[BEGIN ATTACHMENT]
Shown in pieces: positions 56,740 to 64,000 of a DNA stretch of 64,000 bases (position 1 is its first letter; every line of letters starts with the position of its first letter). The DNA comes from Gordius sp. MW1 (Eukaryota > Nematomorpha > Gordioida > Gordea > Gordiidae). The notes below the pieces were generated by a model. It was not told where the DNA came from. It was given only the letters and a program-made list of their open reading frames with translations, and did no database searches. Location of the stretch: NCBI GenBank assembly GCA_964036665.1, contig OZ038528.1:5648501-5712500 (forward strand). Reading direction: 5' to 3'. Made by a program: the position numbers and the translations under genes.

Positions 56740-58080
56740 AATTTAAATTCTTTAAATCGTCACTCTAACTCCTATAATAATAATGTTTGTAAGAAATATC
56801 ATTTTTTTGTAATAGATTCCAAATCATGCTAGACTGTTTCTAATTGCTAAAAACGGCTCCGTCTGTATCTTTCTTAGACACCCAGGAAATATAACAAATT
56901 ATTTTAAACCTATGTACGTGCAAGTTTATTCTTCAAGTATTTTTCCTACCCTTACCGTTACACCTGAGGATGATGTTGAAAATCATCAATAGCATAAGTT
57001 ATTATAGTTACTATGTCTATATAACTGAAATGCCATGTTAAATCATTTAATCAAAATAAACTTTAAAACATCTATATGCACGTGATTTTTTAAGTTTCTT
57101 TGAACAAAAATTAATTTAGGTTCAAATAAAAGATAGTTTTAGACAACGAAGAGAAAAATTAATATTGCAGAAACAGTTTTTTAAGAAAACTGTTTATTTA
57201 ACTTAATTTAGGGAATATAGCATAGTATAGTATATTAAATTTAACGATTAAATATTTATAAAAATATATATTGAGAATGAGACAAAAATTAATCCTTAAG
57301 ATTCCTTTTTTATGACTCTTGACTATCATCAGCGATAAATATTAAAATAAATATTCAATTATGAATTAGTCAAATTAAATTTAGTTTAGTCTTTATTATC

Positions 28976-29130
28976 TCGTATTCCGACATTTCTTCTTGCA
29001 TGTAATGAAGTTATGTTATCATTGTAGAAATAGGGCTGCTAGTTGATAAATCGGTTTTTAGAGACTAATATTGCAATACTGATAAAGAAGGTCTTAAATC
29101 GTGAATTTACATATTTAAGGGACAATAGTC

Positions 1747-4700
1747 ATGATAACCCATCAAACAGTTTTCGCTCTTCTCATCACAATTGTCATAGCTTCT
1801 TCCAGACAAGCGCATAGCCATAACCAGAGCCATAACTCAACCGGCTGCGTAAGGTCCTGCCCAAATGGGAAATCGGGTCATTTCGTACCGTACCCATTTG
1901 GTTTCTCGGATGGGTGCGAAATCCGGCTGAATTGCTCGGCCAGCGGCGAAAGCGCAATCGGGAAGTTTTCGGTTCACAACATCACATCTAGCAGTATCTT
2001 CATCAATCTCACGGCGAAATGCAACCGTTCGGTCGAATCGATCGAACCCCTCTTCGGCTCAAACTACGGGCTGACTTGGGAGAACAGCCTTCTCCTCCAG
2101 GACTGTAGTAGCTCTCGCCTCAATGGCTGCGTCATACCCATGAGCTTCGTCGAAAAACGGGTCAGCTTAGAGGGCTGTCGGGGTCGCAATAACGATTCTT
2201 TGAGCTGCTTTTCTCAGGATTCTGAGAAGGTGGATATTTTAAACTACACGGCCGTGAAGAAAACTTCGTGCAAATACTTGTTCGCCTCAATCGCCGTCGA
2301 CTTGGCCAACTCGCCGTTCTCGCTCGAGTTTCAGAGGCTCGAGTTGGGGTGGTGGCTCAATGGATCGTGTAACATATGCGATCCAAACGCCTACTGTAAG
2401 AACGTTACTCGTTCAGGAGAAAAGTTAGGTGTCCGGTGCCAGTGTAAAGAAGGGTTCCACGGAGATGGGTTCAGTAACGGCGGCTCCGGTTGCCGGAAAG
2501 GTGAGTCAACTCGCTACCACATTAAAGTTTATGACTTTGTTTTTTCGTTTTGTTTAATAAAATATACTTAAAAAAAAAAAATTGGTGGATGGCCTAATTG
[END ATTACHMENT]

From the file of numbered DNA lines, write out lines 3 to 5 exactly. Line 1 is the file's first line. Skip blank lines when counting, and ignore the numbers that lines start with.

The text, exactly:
56740 AATTTAAATTCTTTAAATCGTCACTCTAACTCCTATAATAATAATGTTTGTAAGAAATATC
56801 ATTTTTTTGTAATAGATTCCAAATCATGCTAGACTGTTTCTAATTGCTAAAAACGGCTCCGTCTGTATCTTTCTTAGACACCCAGGAAATATAACAAATT
56901 ATTTTAAACCTATGTACGTGCAAGTTTATTCTTCAAGTATTTTTCCTACCCTTACCGTTACACCTGAGGATGATGTTGAAAATCATCAATAGCATAAGTT